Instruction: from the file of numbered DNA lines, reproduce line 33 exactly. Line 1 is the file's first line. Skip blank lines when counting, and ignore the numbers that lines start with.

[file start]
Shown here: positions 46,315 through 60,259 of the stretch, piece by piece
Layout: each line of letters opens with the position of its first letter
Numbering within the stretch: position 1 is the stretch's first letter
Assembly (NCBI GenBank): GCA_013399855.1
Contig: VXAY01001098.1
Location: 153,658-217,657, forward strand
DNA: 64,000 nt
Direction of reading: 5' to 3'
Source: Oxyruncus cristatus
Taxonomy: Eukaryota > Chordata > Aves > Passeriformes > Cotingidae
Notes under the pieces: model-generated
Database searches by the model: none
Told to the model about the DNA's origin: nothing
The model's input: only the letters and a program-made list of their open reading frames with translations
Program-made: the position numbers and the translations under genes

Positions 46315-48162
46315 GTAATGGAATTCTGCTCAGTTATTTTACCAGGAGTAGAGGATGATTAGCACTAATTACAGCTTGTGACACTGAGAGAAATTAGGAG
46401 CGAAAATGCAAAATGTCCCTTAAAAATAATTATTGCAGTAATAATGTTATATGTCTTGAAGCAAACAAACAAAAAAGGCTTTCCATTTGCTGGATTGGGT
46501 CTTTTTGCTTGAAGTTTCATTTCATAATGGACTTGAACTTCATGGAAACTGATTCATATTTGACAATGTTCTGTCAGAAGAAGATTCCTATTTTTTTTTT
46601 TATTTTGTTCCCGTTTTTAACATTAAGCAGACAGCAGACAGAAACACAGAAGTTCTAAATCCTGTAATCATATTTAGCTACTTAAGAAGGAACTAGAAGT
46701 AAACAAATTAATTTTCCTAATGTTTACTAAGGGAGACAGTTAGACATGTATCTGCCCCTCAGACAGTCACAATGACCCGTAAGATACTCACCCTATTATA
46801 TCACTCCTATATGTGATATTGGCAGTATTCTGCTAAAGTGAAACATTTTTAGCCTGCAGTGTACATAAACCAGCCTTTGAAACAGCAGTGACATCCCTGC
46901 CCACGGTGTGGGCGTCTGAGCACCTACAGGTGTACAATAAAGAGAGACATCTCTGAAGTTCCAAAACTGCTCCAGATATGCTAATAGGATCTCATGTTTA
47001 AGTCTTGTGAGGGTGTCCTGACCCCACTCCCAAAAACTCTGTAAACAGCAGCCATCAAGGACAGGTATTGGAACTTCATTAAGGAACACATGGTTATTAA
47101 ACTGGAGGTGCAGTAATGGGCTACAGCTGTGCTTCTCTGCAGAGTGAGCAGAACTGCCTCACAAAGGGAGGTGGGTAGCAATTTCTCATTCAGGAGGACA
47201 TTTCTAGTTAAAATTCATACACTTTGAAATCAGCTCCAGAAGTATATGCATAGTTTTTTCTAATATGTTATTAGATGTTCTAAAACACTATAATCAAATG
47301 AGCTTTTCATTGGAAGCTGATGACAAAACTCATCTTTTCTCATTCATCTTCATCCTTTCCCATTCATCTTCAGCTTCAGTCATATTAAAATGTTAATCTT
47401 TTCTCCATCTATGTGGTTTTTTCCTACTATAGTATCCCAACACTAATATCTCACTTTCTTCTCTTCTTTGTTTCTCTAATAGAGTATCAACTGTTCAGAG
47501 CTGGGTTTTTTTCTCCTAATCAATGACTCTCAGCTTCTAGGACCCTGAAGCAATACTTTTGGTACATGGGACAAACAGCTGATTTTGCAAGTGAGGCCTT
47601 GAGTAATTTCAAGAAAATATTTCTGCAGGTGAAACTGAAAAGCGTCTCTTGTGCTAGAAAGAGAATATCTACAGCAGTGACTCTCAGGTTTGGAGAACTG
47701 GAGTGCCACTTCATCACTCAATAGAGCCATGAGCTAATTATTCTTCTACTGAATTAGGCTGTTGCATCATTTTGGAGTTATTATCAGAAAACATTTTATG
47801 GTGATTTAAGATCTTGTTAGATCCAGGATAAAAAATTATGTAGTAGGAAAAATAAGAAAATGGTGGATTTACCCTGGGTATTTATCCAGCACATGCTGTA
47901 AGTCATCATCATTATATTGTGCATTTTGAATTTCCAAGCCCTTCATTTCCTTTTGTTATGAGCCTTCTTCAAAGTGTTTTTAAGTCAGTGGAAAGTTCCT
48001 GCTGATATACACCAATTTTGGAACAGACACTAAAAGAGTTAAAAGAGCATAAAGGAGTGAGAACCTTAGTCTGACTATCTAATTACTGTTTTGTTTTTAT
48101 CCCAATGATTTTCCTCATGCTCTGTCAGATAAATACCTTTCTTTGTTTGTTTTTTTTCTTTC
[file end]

47901 AGTCATCATCATTATATTGTGCATTTTGAATTTCCAAGCCCTTCATTTCCTTTTGTTATGAGCCTTCTTCAAAGTGTTTTTAAGTCAGTGGAAAGTTCCT